And I do agree, Charles Bukowski has many published novels and collections of poetry that often it becomes a question of commitment or loyalty to the author for the reader becase they must sift through the enormous hodgepodge of material in order to feel a supposed real connection to the author. However, I do feel that Bukowski’s poetry, espeically the ramblings of his later life, contain a voice of reason and perhaps explaination which can help a novice reader piece together the sparatic, complusive nature of his expressions-or rather, those later poems help to connect the subtle tenor or persona which emerges from within the context of such a massive collection. I have an admiration for Bukowski, but I believe the people who published all of his work have exploited and, to an extent, weakened the strength of his verbal poetics and prose. Furthermore, the producers and writer for the awful movie “Factotum” obviously weren’t versed in other works of Bukowski. It was as if they read the novel believing it to be his “masterpiece” and they were unfortunately, grossly mistaken.

Ultimately the audience will determine whom they consider worthy of the “genius” title, and I suppose it is the author’s humble duty (if alive) to accept or decline the invitation to be expressively successfully in an artistic endeavour. For myself, the pressure of greatness (or rather talent) would be enough to take to the stars and shy from the lime light of success and fame…

posted on 03.04 at 05:00 PM.


I liked your post and as far as burroughs wanting this 1945 piece out,  he had a long time to think about it. Didnt happen.

I write music and songs and even though they’re all my “babies,” there’s some that will never see the light of day, cuz they suck. But there’s “something” I like in all of them…and I think it’s pert neared impossible to not repeat yourself.

Exploitation? Maybe, but with a killer title.

posted on 03.04 at 11:53 PM.


@Monique & Mickey: Thanks for the thoughtful comments, and welcome.

@Dan: You want Hippo poison? You Got It. If you look closely into the bottom hippos eye you’ll see this piece reflected in miniature, appearing backward as a comment on the socio-politi… just kidding.

posted on 03.05 at 07:57 AMjmorrison


Bravo, and well stated - and now what to do with the contents of so many useless boxes and journal scribbles…But wait, I don’t have to worry I am not famous; yet…

posted on 03.05 at 10:07 AMPoetman


Wait, Kerouac achieved talent? (haha, I jest)

You maybe read where I wrote about this that time with regard to Elliott Smith’s posthumous releases. Plus Jeff Buckley plus a bajillion other artists. It makes me pretty uncomfortable, but whenever I voice it people don’t seem to understand my concern. It’s all “part of the deal.”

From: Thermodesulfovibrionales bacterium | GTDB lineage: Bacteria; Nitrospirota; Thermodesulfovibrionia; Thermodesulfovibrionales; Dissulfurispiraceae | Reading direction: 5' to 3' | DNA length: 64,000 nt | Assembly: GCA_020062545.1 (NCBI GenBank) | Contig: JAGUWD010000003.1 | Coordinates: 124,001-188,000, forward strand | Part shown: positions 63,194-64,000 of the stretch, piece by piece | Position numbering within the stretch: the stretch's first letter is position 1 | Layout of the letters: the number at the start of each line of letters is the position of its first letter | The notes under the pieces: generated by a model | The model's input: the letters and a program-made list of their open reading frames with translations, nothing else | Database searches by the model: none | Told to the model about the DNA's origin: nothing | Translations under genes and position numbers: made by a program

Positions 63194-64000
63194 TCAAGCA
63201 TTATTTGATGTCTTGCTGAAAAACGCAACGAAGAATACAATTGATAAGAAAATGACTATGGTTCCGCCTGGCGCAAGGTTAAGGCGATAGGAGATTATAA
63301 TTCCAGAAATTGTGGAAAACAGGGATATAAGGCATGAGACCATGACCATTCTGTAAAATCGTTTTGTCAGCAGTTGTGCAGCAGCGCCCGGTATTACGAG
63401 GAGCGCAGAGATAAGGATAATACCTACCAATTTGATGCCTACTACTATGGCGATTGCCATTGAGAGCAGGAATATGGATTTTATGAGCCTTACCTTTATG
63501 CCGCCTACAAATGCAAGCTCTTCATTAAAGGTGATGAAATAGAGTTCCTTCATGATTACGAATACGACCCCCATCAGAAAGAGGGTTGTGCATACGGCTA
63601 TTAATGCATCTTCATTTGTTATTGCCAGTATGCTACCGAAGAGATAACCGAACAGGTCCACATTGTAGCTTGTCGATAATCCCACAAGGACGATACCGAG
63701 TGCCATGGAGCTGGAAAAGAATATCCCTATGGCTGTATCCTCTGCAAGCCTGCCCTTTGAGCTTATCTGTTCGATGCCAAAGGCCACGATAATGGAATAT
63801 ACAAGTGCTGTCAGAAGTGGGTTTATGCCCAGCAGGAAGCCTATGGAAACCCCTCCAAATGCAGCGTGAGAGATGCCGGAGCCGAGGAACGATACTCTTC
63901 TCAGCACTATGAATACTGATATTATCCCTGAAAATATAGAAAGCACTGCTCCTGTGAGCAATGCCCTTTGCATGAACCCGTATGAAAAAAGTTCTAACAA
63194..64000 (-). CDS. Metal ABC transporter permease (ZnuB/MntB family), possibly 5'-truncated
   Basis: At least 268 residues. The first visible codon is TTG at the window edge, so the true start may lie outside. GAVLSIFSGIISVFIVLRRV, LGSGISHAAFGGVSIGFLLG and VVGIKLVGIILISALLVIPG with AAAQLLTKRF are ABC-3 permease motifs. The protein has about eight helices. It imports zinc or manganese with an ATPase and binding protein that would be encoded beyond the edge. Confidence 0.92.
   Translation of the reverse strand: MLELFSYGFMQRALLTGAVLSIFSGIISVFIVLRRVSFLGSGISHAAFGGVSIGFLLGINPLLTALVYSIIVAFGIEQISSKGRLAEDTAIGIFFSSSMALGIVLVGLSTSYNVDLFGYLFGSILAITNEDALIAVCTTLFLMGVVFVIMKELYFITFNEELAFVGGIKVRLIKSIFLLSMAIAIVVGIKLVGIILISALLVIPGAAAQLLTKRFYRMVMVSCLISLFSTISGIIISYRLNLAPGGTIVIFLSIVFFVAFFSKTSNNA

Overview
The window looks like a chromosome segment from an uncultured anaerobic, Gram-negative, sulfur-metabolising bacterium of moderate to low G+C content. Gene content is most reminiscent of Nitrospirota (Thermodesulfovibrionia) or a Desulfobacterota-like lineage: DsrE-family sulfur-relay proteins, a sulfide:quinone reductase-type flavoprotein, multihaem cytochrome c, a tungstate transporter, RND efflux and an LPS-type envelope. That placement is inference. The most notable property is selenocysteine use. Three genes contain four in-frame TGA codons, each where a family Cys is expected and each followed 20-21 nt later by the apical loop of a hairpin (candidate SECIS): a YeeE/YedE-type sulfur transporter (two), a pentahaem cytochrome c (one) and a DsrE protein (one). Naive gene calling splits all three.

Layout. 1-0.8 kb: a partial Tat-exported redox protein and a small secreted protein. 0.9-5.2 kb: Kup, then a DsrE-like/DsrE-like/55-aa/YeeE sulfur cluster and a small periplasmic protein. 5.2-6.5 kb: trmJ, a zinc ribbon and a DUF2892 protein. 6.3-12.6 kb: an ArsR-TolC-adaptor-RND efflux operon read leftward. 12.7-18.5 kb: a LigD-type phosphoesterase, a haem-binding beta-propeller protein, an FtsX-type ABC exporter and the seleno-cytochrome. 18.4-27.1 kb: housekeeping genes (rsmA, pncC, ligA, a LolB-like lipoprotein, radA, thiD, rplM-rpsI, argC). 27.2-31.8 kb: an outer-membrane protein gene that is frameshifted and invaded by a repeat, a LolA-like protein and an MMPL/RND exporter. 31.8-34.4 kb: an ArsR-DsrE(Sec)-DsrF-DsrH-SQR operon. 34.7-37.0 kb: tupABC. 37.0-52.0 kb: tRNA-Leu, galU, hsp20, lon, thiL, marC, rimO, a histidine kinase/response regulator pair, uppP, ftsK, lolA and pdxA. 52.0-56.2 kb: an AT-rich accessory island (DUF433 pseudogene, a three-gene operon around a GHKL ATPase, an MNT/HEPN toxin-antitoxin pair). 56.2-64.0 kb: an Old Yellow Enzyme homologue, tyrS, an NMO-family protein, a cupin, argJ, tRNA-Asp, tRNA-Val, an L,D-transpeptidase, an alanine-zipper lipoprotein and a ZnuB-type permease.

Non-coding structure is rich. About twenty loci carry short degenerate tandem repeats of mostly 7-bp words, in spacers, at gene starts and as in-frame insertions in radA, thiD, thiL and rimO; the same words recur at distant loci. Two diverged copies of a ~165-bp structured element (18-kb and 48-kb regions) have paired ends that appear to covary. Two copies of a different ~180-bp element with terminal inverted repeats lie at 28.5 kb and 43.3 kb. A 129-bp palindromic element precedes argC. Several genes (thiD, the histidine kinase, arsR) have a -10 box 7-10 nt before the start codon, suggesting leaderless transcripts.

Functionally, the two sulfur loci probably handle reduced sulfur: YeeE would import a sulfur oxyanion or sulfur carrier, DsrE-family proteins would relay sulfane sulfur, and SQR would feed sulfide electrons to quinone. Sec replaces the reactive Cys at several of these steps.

Saying that, I was reading recently about what a flop Van Morrison’s Astral Weeks was in its first decade, and only later people realised what an important record it was. Entirely different, of course, since he actually released the album in the first place. But it’s worth noting that not all art is appreciated in its time, and pulling it out 50, 100 years later may sometimes be necessary to give it the audience it needs.

I don’t suspect that’s really the case here though.

posted on 03.06 at 07:25 AMPierce


..just dip your toe into the publishing industry for a flailing moment and you will find the pressure to sell and repackage and resell is infinitely more valuable than the artist’s musings ever were. Generally, note the type size of the impish title vs the overbearing helvetica condensed black 200 pt type of the author’s name on most notable books.

posted on 03.15 at 10:14 PM.


Just found your blog and am enjoying it immensely.

Being a book designer, and having worked with the big bad boys of publishing in New York (I now freelance from floaty SoCal) I can attest to their craven greed-lust in hocking every last cocktail napkin that anyone “famous” ever drooled upon. I came to publishing with my ideals intact about the nobility of literature and the written word and was quickly shaken from the reverie - smacked around and forced to add “bursts” and “invaders” to my jacket designs to please the sales staff over at Barnes & Noble.

So ain’t no surprise that they trotted this out, but it is interesting that it took them this long.

posted on 05.12 at 02:26 PM.


Thanks for your post!!!
Your ideas ang thoughts are worthy.
Keep up!

posted on 08.27 at 03:39 AMDen D

Commenting is not available in this weblog entry.
return to the front page